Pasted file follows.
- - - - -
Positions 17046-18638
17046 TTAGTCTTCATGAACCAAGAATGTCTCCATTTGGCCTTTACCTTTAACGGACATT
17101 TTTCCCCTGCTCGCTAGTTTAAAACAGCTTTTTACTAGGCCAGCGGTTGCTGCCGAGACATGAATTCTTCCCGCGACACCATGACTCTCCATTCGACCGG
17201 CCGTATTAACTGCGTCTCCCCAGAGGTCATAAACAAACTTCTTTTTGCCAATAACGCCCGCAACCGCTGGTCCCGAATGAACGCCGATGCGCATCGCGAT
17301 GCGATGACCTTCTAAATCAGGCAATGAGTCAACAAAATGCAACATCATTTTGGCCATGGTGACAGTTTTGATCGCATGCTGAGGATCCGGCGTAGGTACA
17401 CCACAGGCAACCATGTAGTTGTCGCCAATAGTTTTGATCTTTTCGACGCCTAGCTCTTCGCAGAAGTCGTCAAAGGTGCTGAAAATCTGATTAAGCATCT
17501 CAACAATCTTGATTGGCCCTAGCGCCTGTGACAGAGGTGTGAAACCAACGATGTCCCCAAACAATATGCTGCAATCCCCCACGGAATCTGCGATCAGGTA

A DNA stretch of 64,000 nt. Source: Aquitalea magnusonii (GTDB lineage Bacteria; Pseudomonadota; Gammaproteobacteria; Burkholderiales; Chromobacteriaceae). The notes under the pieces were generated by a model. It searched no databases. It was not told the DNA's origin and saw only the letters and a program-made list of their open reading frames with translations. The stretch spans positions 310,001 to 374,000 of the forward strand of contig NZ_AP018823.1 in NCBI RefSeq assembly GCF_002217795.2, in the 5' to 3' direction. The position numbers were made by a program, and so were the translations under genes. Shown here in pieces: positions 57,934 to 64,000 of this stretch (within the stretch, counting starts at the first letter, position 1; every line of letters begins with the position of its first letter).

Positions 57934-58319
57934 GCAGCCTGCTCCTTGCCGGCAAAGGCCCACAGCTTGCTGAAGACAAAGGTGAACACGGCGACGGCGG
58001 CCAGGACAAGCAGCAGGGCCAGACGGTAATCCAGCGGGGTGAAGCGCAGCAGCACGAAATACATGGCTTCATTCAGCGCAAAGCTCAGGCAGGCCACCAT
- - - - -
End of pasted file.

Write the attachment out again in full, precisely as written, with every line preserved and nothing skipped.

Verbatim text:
Positions 17046-18638
17046 TTAGTCTTCATGAACCAAGAATGTCTCCATTTGGCCTTTACCTTTAACGGACATT
17101 TTTCCCCTGCTCGCTAGTTTAAAACAGCTTTTTACTAGGCCAGCGGTTGCTGCCGAGACATGAATTCTTCCCGCGACACCATGACTCTCCATTCGACCGG
17201 CCGTATTAACTGCGTCTCCCCAGAGGTCATAAACAAACTTCTTTTTGCCAATAACGCCCGCAACCGCTGGTCCCGAATGAACGCCGATGCGCATCGCGAT
17301 GCGATGACCTTCTAAATCAGGCAATGAGTCAACAAAATGCAACATCATTTTGGCCATGGTGACAGTTTTGATCGCATGCTGAGGATCCGGCGTAGGTACA
17401 CCACAGGCAACCATGTAGTTGTCGCCAATAGTTTTGATCTTTTCGACGCCTAGCTCTTCGCAGAAGTCGTCAAAGGTGCTGAAAATCTGATTAAGCATCT
17501 CAACAATCTTGATTGGCCCTAGCGCCTGTGACAGAGGTGTGAAACCAACGATGTCCCCAAACAATATGCTGCAATCCCCCACGGAATCTGCGATCAGGTA

A DNA stretch of 64,000 nt. Source: Aquitalea magnusonii (GTDB lineage Bacteria; Pseudomonadota; Gammaproteobacteria; Burkholderiales; Chromobacteriaceae). The notes under the pieces were generated by a model. It searched no databases. It was not told the DNA's origin and saw only the letters and a program-made list of their open reading frames with translations. The stretch spans positions 310,001 to 374,000 of the forward strand of contig NZ_AP018823.1 in NCBI RefSeq assembly GCF_002217795.2, in the 5' to 3' direction. The position numbers were made by a program, and so were the translations under genes. Shown here in pieces: positions 57,934 to 64,000 of this stretch (within the stretch, counting starts at the first letter, position 1; every line of letters begins with the position of its first letter).

Positions 57934-58319
57934 GCAGCCTGCTCCTTGCCGGCAAAGGCCCACAGCTTGCTGAAGACAAAGGTGAACACGGCGACGGCGG
58001 CCAGGACAAGCAGCAGGGCCAGACGGTAATCCAGCGGGGTGAAGCGCAGCAGCACGAAATACATGGCTTCATTCAGCGCAAAGCTCAGGCAGGCCACCAT